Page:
When mentoring works

Sometimes I look back at the accumulated experiences of my colourful career in the creative industries, to pinpoint a peak moment when I knew for sure where I was headed.

Though historically pleasing to review my hard earned professional accomplishments, there was only ever a collection of circumstances that I responded to in the moment that led me to the next stage in my work life. We might describe this as ‘responding to market forces’ and ‘opportunity’ rather than following a clear path or plan.

Recently reading about the origins of humanism – what it is to be human; valuing human capacities for art, reason, science; a focus on human beings as the most important feature of the universe – I was intrigued to read more about Stoicism. This school of thought of accepting what happens to you, and “going with the flow” within a “divinely ordered cosmos” has definitely accounted for many of my career choices. The reference to “divinely ordered cosmos” might loosely translate to the structures within society, politics and business today – much of which we have no control over.

I know from the feedback I get from my mentoring clients, my specific and varied career experiences have greatly helped them to understand that we do have choices in the way we work, how we work, and who with.

As a mentor, I need to have had some experience in the appropriate field if I am to convey my knowing, wisdom, learnings. Thinking laterally, and using examples of similar scenarios I have encountered can be a source of both reassurance and inspiration.

Mentoring works when people want to change something for the better. They need someone to encourage them, support them, and recognise them, and in most cases liberate them from the status quo that no longer serves them.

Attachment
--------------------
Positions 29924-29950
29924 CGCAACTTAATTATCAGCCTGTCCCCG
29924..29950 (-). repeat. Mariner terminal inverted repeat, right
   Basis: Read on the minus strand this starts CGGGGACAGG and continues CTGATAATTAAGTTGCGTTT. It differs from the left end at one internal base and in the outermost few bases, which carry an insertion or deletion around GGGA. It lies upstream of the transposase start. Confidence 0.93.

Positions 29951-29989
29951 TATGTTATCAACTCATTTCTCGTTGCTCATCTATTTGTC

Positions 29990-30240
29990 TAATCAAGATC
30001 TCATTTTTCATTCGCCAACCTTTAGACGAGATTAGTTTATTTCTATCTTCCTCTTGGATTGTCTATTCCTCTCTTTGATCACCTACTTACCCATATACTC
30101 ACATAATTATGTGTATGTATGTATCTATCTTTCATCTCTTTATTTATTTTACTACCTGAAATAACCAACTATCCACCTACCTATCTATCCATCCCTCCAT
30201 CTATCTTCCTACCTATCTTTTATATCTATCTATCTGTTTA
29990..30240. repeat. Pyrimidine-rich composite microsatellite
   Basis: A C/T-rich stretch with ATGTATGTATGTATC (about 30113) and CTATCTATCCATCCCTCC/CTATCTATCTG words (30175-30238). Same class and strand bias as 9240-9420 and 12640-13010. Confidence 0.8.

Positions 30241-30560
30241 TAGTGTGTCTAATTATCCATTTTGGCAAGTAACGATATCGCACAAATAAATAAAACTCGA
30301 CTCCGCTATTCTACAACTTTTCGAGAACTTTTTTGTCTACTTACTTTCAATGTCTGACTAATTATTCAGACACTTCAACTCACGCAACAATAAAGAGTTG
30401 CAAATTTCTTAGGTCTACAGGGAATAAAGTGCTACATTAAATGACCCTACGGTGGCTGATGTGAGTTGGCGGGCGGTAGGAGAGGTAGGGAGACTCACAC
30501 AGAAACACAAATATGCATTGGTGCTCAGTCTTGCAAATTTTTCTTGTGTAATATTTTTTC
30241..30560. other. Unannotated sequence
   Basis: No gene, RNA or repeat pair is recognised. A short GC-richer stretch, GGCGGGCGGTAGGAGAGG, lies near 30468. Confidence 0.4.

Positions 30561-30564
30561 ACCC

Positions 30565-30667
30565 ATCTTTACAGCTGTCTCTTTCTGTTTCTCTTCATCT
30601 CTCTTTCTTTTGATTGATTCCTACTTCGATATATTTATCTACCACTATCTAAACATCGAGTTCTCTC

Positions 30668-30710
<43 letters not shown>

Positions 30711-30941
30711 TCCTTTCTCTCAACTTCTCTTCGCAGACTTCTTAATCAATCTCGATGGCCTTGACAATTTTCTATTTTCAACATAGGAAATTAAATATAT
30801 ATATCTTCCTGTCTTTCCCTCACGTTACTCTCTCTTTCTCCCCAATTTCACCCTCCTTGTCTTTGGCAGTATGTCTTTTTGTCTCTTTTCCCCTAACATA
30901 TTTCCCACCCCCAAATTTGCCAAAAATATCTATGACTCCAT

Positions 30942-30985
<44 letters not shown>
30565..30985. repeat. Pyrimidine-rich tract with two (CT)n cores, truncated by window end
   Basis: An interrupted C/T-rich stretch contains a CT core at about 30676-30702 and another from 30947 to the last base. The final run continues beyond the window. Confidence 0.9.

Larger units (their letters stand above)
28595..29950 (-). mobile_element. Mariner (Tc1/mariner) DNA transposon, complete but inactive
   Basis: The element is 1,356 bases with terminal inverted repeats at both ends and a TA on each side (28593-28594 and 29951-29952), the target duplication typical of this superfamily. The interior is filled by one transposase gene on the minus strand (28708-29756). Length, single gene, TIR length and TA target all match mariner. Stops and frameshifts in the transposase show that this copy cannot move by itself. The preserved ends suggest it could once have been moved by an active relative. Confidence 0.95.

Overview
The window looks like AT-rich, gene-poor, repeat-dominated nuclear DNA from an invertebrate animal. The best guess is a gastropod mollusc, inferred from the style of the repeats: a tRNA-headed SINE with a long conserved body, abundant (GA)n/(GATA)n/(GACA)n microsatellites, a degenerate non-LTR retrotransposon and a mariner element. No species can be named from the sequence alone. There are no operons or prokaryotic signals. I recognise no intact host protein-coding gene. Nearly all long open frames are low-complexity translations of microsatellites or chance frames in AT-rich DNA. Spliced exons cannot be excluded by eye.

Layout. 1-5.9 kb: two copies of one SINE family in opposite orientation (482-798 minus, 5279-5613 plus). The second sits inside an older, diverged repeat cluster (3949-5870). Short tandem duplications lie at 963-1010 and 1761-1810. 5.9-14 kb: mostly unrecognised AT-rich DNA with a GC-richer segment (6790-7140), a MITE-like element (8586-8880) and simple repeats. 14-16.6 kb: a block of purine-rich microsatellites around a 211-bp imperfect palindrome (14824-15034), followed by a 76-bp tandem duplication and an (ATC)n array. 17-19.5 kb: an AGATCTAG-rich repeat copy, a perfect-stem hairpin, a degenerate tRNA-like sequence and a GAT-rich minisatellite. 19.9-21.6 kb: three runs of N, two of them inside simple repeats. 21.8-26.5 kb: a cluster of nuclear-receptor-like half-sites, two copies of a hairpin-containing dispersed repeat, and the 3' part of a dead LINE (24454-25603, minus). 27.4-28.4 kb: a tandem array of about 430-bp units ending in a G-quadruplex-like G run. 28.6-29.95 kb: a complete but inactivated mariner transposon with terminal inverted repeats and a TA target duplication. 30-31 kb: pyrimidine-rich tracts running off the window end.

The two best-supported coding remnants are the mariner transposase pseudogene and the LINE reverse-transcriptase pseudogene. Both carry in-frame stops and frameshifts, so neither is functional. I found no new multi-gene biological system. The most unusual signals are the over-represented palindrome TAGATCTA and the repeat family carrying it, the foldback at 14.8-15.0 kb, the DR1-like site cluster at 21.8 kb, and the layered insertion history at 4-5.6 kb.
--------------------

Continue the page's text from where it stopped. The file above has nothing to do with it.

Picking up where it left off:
Recently invited to run a few ‘Mentor the mentors’ sessions for an in-house mentoring scheme at a London based architectural practice, TateHindle, I have been thrilled to see a group of on-the-job mentors take to their newly allocated responsibilities with much consideration and caring. I am glad to see organisations like these embedding mentoring into their work culture.

Mentor the Mentors Session_TateHindle_Feb2018.009

in 2017, I led a business support programme, ArtsForward, on behalf of Business in the Community. It was essentially a way for small to medium sized arts and cultural organisations to benefit from business mentoring with top notch brains from a leading financial firm. For many of the mentors (all volunteers), it was their first time mentoring people outside the sector. It was a pleasure training them up to understand what qualities were needed, and challenges they may face.

Mentoring works when both parties are willing, available, committed, can demonstrate a clear understanding of needs and issues as they arise, and are able to communicate in an open positive way.

Mentor the Mentors Session_TateHindle_Feb2018.013

Perhaps my ‘going with the flow’ approach to my career has enabled me to have very rich and diverse professional experiences that today serve others in multiple ways. My numerous specialisms are such that they allow me to plunge with confidence and competence into often very different worlds. Always knowing instantly what needs to be done, and how.

From working with architects and designers, to marketing communications professionals, wellness entrepreneurs and fundraisers in the arts, I arrive with ease ‘on scene’ as if I had been there before, already.  Thanks to the preparation undertaken, a seamless work approach ensues, and things get done, with care, consideration and always to the highest standards within nonetheless a realistic framework.

Pretty useful skills to have! Happy to share with anyone interested in individual or group mentoring programmes.


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We are London-based.

© Amanda Yensa Manor 2018



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